York ‘ISSP 7-8’ Lecture

‘ISSP7-8’ is a termly event for years 7 & 8 running from 7 to 8 pm where high profile speakers enthuse and inspire through a 1 hour lecture.

For the final event in the series this year we are delighted that Ian Donaghy, a well-known York character who is larger than life is coming to talk about manKIND – The Power of Kindness. The talk will explore human nature and how communities are improved when we all work together.

Ian Donaghy’s infectious enthusiasm & humorous empathetic approach have made him a popular conference speaker all over the UK. Angela Rippon CBE describes him as “Highly entertaining & deeply thought-provoking”.

In 2014 Ian’s book “Dear Dementia: The Laughter & the Tears” was published by Hawker Publications & in under a year has reached 24 countries & been included on the Alzheimer’s Society Reading Well prescribed list of only 25 books for dementia care. His latest book “The Missing Peace: Creating a life after death” has been described as ‘ground breaking’, ‘uniquely beautiful’ and a ‘200 page cuddle’ . If you haven’t read them there may be an opportunity to buy them on the night after the talk!

During a 20 year career teaching young people with learning difficulties Ian was seconded by the Home Office to set up inclusion units in schools for vulnerable students focusing on the individual, celebrating what they can do to raise their aspirations.

Date: Thursday 7th June
Time 7.00pm – 8.00pm
Venue: University of York

York ISSP Lecture 6th June 2017

Review of ‘Young People & The Media’
Given by The Most Reverend and Right Honourable Dr John Sentamu

As we looked out the window yesterday afternoon, we knew nothing would make us go out again in the pouring rain and the chilly winds – except of course another great ISSP lecture, this time by the Archbishop of York … and we were not disappointed!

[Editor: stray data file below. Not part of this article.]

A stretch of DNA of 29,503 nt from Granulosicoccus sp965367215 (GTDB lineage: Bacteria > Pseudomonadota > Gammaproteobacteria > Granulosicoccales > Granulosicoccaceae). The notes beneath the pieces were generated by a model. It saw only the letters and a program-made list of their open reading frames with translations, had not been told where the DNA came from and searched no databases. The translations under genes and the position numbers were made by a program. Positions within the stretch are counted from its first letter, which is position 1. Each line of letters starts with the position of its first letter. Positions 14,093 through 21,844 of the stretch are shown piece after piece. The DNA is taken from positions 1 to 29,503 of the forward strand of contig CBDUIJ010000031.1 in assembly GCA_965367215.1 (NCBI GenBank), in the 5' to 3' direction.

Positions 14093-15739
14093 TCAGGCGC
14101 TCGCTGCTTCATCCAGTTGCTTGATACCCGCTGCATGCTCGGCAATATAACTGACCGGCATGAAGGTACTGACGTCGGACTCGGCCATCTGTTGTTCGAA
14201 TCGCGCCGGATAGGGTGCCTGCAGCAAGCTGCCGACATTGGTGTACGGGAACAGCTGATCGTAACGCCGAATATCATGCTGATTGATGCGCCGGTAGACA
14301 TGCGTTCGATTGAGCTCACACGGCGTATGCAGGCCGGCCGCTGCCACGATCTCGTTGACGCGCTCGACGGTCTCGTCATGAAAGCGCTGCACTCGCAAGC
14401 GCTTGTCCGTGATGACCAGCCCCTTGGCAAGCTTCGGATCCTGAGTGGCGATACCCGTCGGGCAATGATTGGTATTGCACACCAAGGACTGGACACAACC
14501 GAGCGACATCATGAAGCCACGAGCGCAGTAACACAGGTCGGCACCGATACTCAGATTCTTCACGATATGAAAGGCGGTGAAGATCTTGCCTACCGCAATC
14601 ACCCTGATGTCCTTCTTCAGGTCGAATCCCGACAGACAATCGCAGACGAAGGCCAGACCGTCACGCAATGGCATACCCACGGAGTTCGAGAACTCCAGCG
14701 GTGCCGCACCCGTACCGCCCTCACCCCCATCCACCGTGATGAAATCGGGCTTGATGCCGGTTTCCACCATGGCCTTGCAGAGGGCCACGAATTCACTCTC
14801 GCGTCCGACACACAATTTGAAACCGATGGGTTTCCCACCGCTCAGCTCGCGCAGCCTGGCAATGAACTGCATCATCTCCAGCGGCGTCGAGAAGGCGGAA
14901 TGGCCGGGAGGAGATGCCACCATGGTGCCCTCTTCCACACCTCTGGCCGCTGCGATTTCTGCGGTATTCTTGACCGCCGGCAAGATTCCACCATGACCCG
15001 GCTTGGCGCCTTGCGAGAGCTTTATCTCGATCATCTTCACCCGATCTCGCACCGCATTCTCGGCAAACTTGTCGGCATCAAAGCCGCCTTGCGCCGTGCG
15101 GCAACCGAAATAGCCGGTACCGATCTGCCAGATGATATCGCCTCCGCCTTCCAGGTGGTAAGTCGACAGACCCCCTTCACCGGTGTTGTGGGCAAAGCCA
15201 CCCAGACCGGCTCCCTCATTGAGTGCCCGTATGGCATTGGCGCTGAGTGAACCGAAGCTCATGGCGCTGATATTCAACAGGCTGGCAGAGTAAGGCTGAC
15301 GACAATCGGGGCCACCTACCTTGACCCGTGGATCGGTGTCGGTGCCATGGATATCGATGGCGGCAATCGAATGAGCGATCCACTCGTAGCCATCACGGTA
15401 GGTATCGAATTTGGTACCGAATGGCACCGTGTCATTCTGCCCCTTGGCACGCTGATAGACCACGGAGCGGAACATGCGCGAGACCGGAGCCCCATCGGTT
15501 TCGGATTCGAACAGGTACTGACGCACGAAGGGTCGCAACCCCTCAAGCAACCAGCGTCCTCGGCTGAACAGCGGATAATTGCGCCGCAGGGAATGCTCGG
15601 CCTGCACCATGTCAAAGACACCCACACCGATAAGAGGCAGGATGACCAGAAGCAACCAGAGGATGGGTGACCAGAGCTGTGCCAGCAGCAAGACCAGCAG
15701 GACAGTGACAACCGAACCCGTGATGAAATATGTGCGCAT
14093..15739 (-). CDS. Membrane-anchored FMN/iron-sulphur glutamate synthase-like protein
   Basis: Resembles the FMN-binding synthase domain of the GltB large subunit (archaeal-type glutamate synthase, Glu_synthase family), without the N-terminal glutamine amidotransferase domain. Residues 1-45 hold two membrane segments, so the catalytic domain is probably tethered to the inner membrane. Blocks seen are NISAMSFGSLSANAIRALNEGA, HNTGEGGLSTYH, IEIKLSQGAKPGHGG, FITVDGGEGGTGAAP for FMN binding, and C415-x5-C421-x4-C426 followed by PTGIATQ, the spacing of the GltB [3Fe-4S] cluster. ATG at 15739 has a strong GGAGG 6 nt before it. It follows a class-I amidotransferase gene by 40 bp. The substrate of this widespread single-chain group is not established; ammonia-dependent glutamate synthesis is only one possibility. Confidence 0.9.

To begin with Dr John Sentamu talked about how older people have always been complaining about the young. In fact, they have been complaining for centuries. Even in 4BC Plato complained about the youth of his day.

The Archbishop went on to say that, more recently, Punks and Mods and Rockers (all before our time!) have been described by the media in a negative way. The media speaks negatively of young people nowadays by using words such as ‘hoodies’, ‘louts’, ‘thugs’ and ‘yobs’. This creates a cycle of mistrust and fear. Interestingly, the Archbishop quoted that the only time that teenagers are given sympathy in the media, is when they die. This certainly gave us something to think about.

Next, he stated that the digital revolution is happening fast. Facebook, Twitter and Apple products, etc, have only been around in the last ten years. The Archbishop then asked us to guess how many times a person would check their phone each day. 10? 20? perhaps 30? No, 150 times per day on average!

It is now a fact that social media is affecting our daily routine and behaviour. If, for example, you wake up in the night to check for messages, news or updates you will then start to suffer from tiredness and fatigue in the morning. This can then affect our work and our mood. The Archbishop confessed that he left his phone on day and night during the Olympic Games, when he was notified of every medal and goal scored!

We need to learn how to control our use of social media so that we can express our own opinions. At this time, we have a perfect opportunity. We can ‘tweet’, ‘blog’ and share our ideas with the world and we can influence people to make the best choices in life. However, we can’t just do this by ‘friending’ and ‘following’. We need to have a voice and we need to use social media as a helpful tool, not as a hindrance.

The Archbishop says that we should never see social media as ‘un-Godly’. Even though social media has a bad reputation, it is actually the users that cause this, by using it irresponsibly. We should use it to express ourselves and to create a better world. We should use it to communicate truth, love, care and compassion. Social media is a tool – not the master. Wise words.

After speaking, we were eager to ask questions. All-in-all we had a fascinating insight into the life of the Archbishop of York and how he uses social media in a positive way. It was an evening not to be missed. Thank you to everyone involved.

Mary Y8